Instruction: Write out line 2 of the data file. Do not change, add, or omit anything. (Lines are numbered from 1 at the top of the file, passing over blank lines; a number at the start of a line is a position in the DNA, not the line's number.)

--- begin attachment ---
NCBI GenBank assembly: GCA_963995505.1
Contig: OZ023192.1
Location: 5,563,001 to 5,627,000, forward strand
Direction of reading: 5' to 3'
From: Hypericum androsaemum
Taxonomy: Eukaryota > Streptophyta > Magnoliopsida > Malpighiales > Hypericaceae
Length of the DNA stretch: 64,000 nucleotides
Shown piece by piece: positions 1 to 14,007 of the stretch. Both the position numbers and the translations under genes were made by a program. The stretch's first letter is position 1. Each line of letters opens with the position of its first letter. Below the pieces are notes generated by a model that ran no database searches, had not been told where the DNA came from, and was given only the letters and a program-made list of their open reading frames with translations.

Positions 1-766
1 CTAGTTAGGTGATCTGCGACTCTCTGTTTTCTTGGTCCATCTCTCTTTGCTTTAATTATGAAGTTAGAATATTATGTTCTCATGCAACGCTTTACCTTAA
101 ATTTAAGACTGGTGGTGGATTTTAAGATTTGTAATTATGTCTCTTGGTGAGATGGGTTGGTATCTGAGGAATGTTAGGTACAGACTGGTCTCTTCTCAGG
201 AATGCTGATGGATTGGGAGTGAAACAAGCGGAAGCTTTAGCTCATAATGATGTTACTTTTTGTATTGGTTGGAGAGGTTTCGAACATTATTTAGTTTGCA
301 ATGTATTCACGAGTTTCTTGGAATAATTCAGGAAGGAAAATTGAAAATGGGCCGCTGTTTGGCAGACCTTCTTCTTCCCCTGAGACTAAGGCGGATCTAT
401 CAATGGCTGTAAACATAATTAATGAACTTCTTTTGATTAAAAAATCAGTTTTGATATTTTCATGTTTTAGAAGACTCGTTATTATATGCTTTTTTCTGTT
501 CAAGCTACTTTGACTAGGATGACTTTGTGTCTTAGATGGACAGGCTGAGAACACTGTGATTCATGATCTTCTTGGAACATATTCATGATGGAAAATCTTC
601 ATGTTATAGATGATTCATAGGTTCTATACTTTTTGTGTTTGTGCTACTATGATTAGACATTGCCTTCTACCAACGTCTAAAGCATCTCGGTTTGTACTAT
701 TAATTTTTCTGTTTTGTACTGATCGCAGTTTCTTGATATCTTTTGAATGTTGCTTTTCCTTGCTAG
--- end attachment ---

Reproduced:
Contig: OZ023192.1